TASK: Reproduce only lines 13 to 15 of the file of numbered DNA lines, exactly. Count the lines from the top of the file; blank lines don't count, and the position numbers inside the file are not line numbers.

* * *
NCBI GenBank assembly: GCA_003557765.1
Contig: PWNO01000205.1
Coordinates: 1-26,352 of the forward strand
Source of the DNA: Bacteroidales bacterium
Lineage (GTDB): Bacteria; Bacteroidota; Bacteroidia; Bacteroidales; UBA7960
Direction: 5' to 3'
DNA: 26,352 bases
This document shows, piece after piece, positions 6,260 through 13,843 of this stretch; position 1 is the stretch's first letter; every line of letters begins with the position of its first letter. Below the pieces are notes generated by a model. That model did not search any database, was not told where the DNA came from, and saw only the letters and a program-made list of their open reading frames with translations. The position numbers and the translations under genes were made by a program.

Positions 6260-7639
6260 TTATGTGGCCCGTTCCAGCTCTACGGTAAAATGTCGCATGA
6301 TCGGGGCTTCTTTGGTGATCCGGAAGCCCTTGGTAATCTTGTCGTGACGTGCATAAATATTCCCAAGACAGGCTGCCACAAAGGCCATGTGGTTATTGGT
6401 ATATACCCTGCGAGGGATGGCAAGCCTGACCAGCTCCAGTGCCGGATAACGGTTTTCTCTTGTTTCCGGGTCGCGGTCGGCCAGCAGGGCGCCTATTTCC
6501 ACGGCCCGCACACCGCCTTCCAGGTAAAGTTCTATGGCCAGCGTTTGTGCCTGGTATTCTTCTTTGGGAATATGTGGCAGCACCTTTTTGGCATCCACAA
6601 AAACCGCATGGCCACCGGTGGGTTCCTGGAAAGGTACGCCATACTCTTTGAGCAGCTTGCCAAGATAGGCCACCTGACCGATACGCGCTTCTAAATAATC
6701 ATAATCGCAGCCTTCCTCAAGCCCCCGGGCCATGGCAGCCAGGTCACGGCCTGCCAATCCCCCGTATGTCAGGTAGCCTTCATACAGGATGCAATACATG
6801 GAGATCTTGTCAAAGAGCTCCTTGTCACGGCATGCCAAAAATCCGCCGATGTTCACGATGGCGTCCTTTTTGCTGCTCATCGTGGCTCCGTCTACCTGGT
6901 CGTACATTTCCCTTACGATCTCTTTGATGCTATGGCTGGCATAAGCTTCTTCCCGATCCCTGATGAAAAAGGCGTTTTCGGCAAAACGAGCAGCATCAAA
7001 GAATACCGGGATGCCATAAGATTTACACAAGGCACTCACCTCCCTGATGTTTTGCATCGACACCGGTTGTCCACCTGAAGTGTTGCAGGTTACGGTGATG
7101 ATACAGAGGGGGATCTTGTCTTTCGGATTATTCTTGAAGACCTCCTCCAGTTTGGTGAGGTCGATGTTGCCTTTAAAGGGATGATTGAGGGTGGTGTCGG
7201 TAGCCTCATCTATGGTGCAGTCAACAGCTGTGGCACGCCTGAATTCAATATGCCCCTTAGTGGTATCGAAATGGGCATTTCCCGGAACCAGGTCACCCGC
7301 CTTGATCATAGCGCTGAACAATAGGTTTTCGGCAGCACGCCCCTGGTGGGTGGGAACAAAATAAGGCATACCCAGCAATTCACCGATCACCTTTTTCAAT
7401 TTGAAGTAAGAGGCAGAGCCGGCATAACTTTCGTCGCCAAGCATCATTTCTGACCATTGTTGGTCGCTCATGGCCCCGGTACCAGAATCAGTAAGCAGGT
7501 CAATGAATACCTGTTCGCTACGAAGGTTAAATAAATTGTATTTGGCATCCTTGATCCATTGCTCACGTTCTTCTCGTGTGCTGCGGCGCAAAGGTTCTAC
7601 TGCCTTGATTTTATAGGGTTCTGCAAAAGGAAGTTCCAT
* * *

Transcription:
6501 ACGGCCCGCACACCGCCTTCCAGGTAAAGTTCTATGGCCAGCGTTTGTGCCTGGTATTCTTCTTTGGGAATATGTGGCAGCACCTTTTTGGCATCCACAA
6601 AAACCGCATGGCCACCGGTGGGTTCCTGGAAAGGTACGCCATACTCTTTGAGCAGCTTGCCAAGATAGGCCACCTGACCGATACGCGCTTCTAAATAATC
6701 ATAATCGCAGCCTTCCTCAAGCCCCCGGGCCATGGCAGCCAGGTCACGGCCTGCCAATCCCCCGTATGTCAGGTAGCCTTCATACAGGATGCAATACATG